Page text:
Mali is in the throes of a years-long jihadist conflict in which terrorists linked to Islamic State and al Qaeda have ravaged much of the country. A force of UN peacekeepers and European soldiers have aided the Malian military but haven’t made substantial progress, according to the Financial Times.
The country has since sought security help from Russia via the private Wagner Group, provoking friction between Mali and the West, particularly France, its former colonial power.
Myanmar’s ruling military held talks this week with three armed ethnic groups to organize elections in areas under rebel control in the run-up to general elections in 2023, nearly two years after the junta ousted the democratically elected government in a coup, Al Jazeera reported.
State media reported that leaders from the Shan State Progress Party (SSPP), the United Wa State Party (UWSP), and the National Democratic Alliance Army – which have largely stayed out of the conflict that has gripped the country following the February 2021 coup – are holding three days of talks in the capital.
A spokesman of the SSPP said the military had “asked us to let them hold free and fair elections in our area.” He added that the group will not oppose the military’s elections.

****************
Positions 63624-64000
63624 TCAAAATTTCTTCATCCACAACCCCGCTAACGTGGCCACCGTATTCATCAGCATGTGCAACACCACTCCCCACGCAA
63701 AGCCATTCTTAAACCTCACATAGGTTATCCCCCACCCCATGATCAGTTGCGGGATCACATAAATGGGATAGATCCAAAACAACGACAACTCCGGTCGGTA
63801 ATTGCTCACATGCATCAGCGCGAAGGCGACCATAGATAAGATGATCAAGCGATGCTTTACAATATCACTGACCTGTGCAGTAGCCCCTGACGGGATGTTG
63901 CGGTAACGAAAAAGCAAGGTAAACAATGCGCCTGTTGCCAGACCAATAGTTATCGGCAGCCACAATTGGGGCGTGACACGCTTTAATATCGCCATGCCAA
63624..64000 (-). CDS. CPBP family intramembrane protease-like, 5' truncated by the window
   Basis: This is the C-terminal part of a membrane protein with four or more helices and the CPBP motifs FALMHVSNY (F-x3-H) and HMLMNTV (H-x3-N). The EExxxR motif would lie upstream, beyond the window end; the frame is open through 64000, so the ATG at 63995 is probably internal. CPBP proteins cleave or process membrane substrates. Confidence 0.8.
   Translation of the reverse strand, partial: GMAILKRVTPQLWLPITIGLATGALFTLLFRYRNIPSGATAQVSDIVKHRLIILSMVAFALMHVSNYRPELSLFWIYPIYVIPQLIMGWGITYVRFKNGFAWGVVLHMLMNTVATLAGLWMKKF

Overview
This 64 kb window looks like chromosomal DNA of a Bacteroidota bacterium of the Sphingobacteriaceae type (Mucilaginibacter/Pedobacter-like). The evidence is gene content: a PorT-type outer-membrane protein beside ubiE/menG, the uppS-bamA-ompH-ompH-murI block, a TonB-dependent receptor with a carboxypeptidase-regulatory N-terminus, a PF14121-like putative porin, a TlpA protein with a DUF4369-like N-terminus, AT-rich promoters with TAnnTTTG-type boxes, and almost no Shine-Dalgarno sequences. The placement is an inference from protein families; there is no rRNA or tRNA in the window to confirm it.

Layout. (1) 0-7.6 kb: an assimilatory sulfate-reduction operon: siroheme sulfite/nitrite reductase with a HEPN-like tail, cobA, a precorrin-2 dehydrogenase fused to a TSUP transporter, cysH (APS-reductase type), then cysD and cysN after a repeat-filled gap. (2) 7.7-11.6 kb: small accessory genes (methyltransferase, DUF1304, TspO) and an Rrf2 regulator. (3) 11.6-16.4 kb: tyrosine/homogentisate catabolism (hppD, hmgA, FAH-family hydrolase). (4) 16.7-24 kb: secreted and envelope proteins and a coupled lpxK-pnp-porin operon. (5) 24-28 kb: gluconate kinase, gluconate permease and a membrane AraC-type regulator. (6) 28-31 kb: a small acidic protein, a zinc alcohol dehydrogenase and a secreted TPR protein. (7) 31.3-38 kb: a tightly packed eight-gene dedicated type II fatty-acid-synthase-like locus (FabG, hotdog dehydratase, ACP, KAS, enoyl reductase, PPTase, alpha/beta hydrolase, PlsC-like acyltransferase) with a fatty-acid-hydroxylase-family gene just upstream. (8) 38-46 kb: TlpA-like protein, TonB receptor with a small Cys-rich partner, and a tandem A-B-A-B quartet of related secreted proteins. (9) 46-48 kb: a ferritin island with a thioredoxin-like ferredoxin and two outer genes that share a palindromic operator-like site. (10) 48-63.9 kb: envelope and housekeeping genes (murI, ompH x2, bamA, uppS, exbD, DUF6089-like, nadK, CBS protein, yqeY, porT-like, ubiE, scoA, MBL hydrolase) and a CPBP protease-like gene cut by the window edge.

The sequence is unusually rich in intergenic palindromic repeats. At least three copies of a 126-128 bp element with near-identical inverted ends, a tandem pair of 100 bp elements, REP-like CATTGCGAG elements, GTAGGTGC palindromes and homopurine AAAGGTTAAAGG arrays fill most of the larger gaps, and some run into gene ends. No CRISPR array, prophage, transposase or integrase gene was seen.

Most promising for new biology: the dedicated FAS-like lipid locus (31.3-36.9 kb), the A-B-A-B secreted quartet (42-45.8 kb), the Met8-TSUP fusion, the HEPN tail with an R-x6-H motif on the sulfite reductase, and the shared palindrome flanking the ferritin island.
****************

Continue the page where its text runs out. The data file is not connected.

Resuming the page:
The negotiations come less than a week after junta leader Senior General Min Aung Hlaing announced during the country’s independence day that the junta plans to hold elections this year, without providing further details.
The army had previously proposed to hold elections in August this year.
The army ousted the government of civilian leader Aung San Suu Kyi in February 2021, putting an end to nearly a decade of progress toward democracy after 50 years of military rule.
The military justified its coup by citing major fraud in the democratic, multi-party election in 2020, although independent international observers found no substantial irregularities.
The junta subsequently launched a violent crackdown on protests that followed the takeover with thousands detained, including Suu Kyi. The military has effectively isolated the former civilian leader: She has been sentenced to 33 years in prison on corruption allegations.
Observers noted that the military has been holding negotiations with other rebel groups in the past weeks to receive support for holding elections.